Housing your guinea pig a single guinea pig in a 7 square feet cage is required, so if your adding guineas to your cage add an additional 2 to 4 square feet for each guinea pig joining the cage. Rabbits cage spreed diseases so make sure you don't house a rabbit and a guina pig together. If you are using a used cage from someone else make sure its disinfected too. Wire mesh cages on the floor are dangerous for the pigs feet. The wholes on the floors can cause injuries to the feet. The only bedding that is safe to use is Aspine, paper shavings, carefresh and any other soft bedding. Other bedding such as Pine shavings can cause upper respiratory infections which are lung infections and if not treated the pig could die. If your pig is sneezing this could be a sign of infection. You should talk to your vet. It's recommended you use the best quality bedding.
Diet and Nutrition
- Always feed your Guinea pig Timothy Hay (They don't have the ability to produce Vitamin C on their own And it's very important for their diet so they don't get scurvys
- Scurvy's is a Vitamin C Deficiency in Guinea pigs interferes with the bodies ability to manufacture collagen -- an important component of bone and tissue formation leading the guinea pig to having blood clots as well as problems with the skin and joints
- Feed the guinea pigs Fruits and Veggies such as Carrots or Kiwi also provides the needed nutrients
- Alfalfa Hay is good for Pregnant pigs and Young pigs, but switch the hay to Timothy as soon as they become adults
- Never feed them Ice Burg lettuce, There is NO nutrients in the food and can get them very sick if that's ALL you feed them. It's better to not feed them not Iceberg lettuce because it have no real value
- Make sure the feed you provide to them is High quality and has no animal by-product in the ingredients
- Fresh water at all times. Keep it mind the water can get dirty easily
- Provide Various of foods for young guinea pigs so they wont be pick as they get older. They tend to imprint on foods as young and once they are adults its hard to switch the food.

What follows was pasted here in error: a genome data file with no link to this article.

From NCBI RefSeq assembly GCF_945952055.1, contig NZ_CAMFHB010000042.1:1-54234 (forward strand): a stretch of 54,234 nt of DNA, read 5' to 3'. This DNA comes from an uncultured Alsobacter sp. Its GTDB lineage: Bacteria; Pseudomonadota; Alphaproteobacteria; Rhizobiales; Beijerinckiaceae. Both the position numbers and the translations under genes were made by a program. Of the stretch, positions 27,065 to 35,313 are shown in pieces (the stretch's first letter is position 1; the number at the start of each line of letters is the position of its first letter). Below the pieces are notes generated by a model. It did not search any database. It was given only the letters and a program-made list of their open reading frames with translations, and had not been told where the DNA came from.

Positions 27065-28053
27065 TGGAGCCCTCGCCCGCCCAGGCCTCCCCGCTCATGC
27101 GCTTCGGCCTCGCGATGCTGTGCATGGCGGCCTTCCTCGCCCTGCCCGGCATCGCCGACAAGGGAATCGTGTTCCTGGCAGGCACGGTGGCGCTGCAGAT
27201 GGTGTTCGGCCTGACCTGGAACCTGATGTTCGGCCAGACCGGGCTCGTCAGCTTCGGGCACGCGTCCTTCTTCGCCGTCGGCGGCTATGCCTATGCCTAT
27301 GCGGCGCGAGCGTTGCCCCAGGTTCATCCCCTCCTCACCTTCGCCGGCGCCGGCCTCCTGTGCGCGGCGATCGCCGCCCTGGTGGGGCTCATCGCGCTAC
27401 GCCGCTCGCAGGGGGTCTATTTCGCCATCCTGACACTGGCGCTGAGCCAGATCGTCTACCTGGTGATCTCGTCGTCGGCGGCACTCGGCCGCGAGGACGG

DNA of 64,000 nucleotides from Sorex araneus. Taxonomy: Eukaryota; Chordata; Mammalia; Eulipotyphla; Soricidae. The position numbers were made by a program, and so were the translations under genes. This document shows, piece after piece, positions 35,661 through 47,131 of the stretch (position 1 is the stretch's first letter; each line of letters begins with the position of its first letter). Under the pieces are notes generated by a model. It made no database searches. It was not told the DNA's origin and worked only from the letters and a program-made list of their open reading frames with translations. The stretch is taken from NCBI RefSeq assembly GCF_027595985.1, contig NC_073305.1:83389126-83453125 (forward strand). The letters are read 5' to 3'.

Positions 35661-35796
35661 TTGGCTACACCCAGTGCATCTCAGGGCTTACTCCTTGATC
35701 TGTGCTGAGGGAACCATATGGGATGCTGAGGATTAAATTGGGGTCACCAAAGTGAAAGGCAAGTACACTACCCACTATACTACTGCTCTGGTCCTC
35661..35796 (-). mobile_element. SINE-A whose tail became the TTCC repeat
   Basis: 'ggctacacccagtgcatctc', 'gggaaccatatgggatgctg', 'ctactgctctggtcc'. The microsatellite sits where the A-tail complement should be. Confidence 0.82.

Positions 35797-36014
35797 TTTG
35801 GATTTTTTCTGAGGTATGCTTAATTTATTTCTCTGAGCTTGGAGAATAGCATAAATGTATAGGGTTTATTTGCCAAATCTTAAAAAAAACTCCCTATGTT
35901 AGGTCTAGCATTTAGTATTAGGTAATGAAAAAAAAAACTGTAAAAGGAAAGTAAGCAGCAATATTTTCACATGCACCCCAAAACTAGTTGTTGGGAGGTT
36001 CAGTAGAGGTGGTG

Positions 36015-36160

- Don't feed them Beetroot leaves are Poisonous and can cause heart disease
- No Dairy or meat products, no garlic, Chillis or onions, and please no cat or dog food.
Health, Exercise and Grooming
Make your Guinea pig exercise When designing his/her cage make it so that the water bottle and the food bowl are separated from each other so he has to move to get to both. Make the food bowl high enough so he would have to work for his food, but not to high. a second floor is allowed in the cage as long as the ramp has guards on the side so the guinea pig doesn't fall and the floor of the ramp is plaster so he would injure his feet. A second floor can help them to exercise. As well as letting them out of their cage often and letting them play on the floor. Young guinea pigs are recommended to be a guinea pigpen, if you can't get a pen you can make one with books and pillows because they wont climb or jump. Older Guinea pigs are able to be in an open room but still should be watched.
Make sure you handle your guinea pig often so that you can detect anything that might be wrong with your guinea pig Handling him will give you the opportunity to check to see if he has any physical bruising or scares. As well as checking to see if he has any visual signs of illnesses. Some signs of illness are: Not eating, losing weight, hunchback, strange walk or limp, being skinny or to large, trouble breath, lose of energy or not responsive to anything. Taking your guinea pig to an annual check up from their vet. Common problems with their health are with their lungs or the digestive system. Dental problems are common signs are drooling or swelling wich are signs of overgrown teeth. Redness in the ears are common as well as sore feet or broken nails. If you see any of these signs vet care is needed.
Brush your guinea pig daily will help with bonding as well as making sure he is being properly groomed. Make sure you clip his nails frequently so they will be accustomed to having their nails clipped. It is important for their grooming so that they wont get their nails caught on anything or they wont have overgrown nails which are also very uncomfortable and can be dangerous for them causing infections. Long haired guinea pigs are recommended to be brushed more then the smooth coated pigs to prevent mating. Bath your guinea pig only seldomly giving them a bath only when needed.
Breeding and Newborns
Breeding is not recommended for the owners because its hard to find homes for new guinea pigs. If you decide to breed your guinea pig be careful not to breed the guinea pigs at a young age because it can shorten the lifespan of young Guinea Pigs and breeding them after 8 months can be very dangerous causing the guinea pig to have a C-section which the success rate for the surgery is very low. Spay and neutering is also very dangerous for guinea pigs. Not many vets are familiar with this procedure although neutering a male is safer then spaying a female but also highly expensive. Preventing pregnancy is safer when you house them separately rather then surgery.
Baby guinea pigs are born with hair all over their body. Their eyes open after two days from their birth They are able to eat the pellets provided for the mother soon after they are born. The Males can mate after 3 months of age and the females can mate after 2 months of age. Although the Guinea are able to eat solid foods they will nurse from the mother for the next 3 weeks of life.